Susan Sarandon plays Sharon in JEFF, WHO LIVES AT HOME, from Paramount Pictures and Indian Paintbrush. 036_JLH-03721
Updated: April 12, 2012 9:49AM
LOS ANGELES — “It’s been a long day,” sighs Susan Sarandon, who at dusk in the City of Angels is mulling over The Big Stuff.
It’s not your usual before-dinner conversation, but she’s always game and will never censor herself. “I never thought about death or dying until I had kids,” Sarandon says, looking at the lights of the city from her hotel balcony. “I did some crazy-ass stuff when I was young that I wouldn’t think of doing now.
“Honestly, I’m more proud of myself at this age. I know who I am,” she says. “I’m more in tune with my own voice.”
The girl who sang “Touch-a, Touch-a, Touch-a, Touch Me” in 1975’s “The Rocky Horror Picture Show” and hit the gas in 1991’s “Thelma & Louise” is now a 65-year-old icon and a role model known for never censoring her point of view.
The Oscar winner points out that she is more vulnerable than most people believe.
“I spent some time with Jane Fonda. Now, there’s a gal who has been up, down and all around,” Sarandon says. “She was ‘Barbarella’ and then reinvented herself countless times including acting on Broadway, which isn’t easy.
“You’re very vulnerable on stage. But that’s the idea. You have to challenge yourself and put your heart on that platter. You need to stay vulnerable. You can never stop.”
She will never stop acting, which is why Sarandon has a slew of films coming out in 2012, including Robert Redford’s thriller “The Company You Keep,” the Adam Sandler-Andy Samberg comedy “That’s My Boy” and the drama “The Wedding,” where she will star opposite Diane Keaton.
First up this Friday is “Jeff, Who Lives at Home,” the story of slacker Jeff (Jason Segel) who lives in his mother’s basement while trying to find his destiny. His life changes when he spends the day with his brother (Ed Helms), who is looking for his cheating wife.
Signing on to play the long-suffering mother was a no-brainer. “Most scripts I read, I can figure out what’s going to happen in the first five pages,” she says. “I still love a film that keeps you guessing. And I adore a film that poses interesting questions.”
This script called for her to share a kiss onscreen — with a woman.
“I didn’t think that was a big deal,” she says. “There is a huge trend where this is happening to women later in life. They find a relationship where they least expect it. I applaud that because it’s a celebration of life.”
As a mother of two sons with ex-partner Tim Robbins — Jack and Miles, ages 19 and 22 — and also a daughter (actress Eva Amurri, 26), Sarandon says she understands how women can be marginalized in midlife. “As a mother, it’s easy to get into that slot. Everyone else’s needs are paramount. It’s the same thing even when you have good husband who wants to help out.”
It’s the age-old battle of the sexes, and she understands it. “Even when the dad wants to help out, they’re good at playing with the kids while the mom is the one making sure there is law and order.
“I was the one going, ‘It’s 11 o’clock at night. Did you do your homework? Don’t eat that candy. It’s too much sugar. Don’t go out without your coat,’ ” she says with a laugh.
“You’re the drag!”
Sarandon is finding an odd thing happening with her grown children. “When your kids can cut their own meat, they rediscover you,” she says. “You rediscover them. You really get to know them apart from your needs as a parent and child.”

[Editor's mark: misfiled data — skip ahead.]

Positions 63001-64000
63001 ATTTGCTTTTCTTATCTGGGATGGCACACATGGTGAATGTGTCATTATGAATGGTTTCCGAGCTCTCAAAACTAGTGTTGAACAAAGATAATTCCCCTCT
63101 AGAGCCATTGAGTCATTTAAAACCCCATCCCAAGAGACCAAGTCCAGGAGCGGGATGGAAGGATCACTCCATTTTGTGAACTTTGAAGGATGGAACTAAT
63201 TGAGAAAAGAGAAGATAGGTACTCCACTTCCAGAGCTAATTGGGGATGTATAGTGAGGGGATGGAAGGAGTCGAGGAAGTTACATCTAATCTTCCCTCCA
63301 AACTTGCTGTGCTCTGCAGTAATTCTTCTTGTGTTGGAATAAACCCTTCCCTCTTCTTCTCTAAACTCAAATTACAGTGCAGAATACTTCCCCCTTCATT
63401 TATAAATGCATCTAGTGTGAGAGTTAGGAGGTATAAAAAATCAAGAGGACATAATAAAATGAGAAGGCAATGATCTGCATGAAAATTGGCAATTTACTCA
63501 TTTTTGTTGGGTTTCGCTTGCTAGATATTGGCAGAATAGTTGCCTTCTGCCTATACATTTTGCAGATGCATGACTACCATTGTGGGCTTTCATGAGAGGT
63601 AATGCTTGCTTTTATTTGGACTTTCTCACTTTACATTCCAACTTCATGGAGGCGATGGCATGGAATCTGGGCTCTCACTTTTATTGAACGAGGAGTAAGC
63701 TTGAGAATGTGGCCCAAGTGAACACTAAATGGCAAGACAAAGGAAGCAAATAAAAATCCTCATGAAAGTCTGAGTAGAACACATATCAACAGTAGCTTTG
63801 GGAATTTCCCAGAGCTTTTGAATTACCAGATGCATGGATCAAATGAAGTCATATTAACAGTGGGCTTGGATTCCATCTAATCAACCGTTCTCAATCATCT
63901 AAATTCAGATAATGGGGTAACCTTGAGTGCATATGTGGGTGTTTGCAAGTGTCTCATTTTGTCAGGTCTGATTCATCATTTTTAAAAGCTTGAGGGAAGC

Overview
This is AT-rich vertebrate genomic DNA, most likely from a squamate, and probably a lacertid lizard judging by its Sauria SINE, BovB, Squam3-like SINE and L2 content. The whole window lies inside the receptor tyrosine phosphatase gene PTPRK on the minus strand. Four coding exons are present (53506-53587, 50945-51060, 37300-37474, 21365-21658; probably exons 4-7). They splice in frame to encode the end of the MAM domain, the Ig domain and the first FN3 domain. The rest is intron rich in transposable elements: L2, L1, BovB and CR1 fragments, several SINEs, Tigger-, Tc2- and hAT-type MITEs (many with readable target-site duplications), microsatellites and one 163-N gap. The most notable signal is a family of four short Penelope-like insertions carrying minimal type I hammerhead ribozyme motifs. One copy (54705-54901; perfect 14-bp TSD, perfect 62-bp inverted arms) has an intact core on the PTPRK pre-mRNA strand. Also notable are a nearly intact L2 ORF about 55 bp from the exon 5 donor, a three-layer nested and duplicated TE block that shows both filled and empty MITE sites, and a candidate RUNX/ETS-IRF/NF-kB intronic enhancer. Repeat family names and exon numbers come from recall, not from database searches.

Just like in “Jeff,” she says that a grown child staying with you is tricky business. “They come home and it’s hard not to jump up and do their laundry,” Sarandon says with a cackle. “But you have to put down that fabric softener and learn to treat your children as adults.”
There are (still) heart-stabbing moments. “I look at pictures of my kids when they were little and it’s hard not to take a bite out of them,” she says with a sigh. “They were so luscious and cute. But it’s a thrill to see them as adults developing into the people they were meant to be as men and women.”
As for aging on screen, Sarandon has the dual edge of maturing not just as an actress, but also as someone who has always been outspoken about her political views. That doesn’t change with age — although it has evolved.
“I’ve had a lot of answers over the years, but sometimes now I forget the questions,” she jokes.
As for living in a Botox nation, she just sighs. “I know physically your imperfections make you perfect. They make you who you are. Don’t strive for perfection. Embrace your imperfections.”
These days she lives alone in New York City and insists she doesn’t need the trappings of success. “As I get older, I spend so much time giving things away. I’m not as interested in clothing and makeup. I don’t want all the stuff around me.
“I just want to simplify, simplify, simplify. I think you get to a stage in life where you really want to make for a lighter footprint.”
Sarandon laughs when you mention her role model status for women who admired her no-holds-barred voice. It begs the question: Who are her female role models?
“Vanessa Redgrave. Helen Mirren — so very cool. I always loved Katharine Hepburn, but I don’t know if she was that happy,” she says. “I do love Vanessa, who is not afraid to invest herself in the issues.”
Sarandon still gets that rush from doing good work. “You can sense when people love the movie. I’ve been fortunate where many people are like, ‘I like you, Susan.’ That’s wonderful. But it’s a deeper thing for me to hear, ‘I was really moved by your work.’
“Those words still surprise me.”
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